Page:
was inserted at the hospital in Florida before she was transferred
back to Toronto to a hospital there.


Soon after she arrived in Toronto, her family produced a power of
attorney for personal care prepared 10 years earlier, that included
the following wording: “I hereby instruct that if there is no
reasonable expectation of my recovery from physical or mental
disability, I be allowed to die and not be kept alive by artificial or
heroic measures. I do, however, instruct that medication be mercifully
administered to me to alleviate suffering even though this may shorten
my remaining life.”

It went on to read: “I authorize and direct my
attorneys for personal care to make on my behalf all decisions with
respect to my personal care if I am mentally incapable of making such
decisions myself.” Her attorneys for personal care were her three
children.


Given the wording of the power of attorney, Mrs. F’s doctor, on behalf
of the hospital, requested that they allow her to die. The matter was
taken to the Consent and Capacity Board (CCB), an independent body in
Ontario created under the Health Care Consent Act. On June 14, 2012,
the CCB supported the doctor’s request to end Mrs. F’s life because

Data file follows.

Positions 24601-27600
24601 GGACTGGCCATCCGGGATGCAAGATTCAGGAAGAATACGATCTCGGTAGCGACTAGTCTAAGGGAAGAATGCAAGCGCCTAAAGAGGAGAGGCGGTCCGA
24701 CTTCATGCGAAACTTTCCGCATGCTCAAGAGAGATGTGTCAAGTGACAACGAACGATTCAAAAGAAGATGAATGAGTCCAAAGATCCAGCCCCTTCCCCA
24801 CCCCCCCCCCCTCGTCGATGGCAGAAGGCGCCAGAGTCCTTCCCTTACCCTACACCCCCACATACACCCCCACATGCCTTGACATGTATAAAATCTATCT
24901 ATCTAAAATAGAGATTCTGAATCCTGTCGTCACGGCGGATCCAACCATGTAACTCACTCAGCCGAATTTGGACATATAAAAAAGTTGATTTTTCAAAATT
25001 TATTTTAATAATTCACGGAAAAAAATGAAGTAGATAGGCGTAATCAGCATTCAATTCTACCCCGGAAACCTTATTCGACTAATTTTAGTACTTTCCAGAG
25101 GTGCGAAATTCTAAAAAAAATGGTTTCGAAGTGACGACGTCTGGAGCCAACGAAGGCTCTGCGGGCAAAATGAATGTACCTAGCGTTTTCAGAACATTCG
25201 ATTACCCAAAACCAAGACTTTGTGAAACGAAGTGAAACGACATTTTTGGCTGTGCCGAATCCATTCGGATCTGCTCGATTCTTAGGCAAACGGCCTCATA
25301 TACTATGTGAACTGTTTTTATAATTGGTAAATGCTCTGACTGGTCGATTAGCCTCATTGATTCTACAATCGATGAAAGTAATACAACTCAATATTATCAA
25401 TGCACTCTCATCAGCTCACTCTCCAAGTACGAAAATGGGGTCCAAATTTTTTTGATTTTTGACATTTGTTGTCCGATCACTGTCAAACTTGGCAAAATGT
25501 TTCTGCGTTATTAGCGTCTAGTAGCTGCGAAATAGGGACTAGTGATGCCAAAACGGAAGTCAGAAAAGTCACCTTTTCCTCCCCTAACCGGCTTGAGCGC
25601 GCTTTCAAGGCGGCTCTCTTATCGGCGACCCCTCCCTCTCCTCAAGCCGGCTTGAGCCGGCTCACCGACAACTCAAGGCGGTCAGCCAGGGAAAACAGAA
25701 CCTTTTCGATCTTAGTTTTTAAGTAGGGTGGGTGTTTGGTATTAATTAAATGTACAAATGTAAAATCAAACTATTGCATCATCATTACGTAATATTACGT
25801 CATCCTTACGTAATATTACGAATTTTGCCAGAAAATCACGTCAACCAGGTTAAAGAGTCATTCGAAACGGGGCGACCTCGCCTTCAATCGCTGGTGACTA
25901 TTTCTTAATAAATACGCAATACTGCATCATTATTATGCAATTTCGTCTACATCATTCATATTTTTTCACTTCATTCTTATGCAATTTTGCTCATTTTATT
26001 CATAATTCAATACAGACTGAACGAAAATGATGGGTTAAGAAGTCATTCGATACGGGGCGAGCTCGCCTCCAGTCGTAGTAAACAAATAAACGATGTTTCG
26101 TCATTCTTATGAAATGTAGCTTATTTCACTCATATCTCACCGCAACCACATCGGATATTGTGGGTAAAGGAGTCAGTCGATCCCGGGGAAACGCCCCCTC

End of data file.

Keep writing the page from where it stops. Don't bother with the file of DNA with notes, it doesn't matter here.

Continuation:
they took her words in the power of attorney for personal care to be
directive, and not just precatory. But her children wanted differently
and took the matter to court. (As an aside, I have a problem with
others even trying to force a decision like this without simply
acquiescing to the wishes of the substitute decision makers – the
children who held power of attorney in this case – but I digress.)

The decision
On April 3, 2013, the Ontario Superior Court sided with the children.


Witnesses came forward, including rabbis, attesting to Mrs. F’s
Orthodox Jewish faith and life practices. Removing the feeding tube
would have been contrary to the tenets of Judaism that they believe
would have been important to her and which she embodied in all aspects
of her life.


After examining all the evidence, the court found that Mrs. F likely
did not understand or appreciate the words “artificial and heroic
measures” in her power of attorney for personal care. She likely did
not understand all the implications of what she signed. Her life-long
faith was accepted as an important factor that was not sufficiently
taken into account by the CCB. There was no evidence that she
requested an end-of-life clause (her lawyer had no notes of specific
discussions and simply discussed general issues related to powers of
attorney).

The learning
The issue of medically assisted dying should be in your estate
planning in the event you can’t make decisions on your own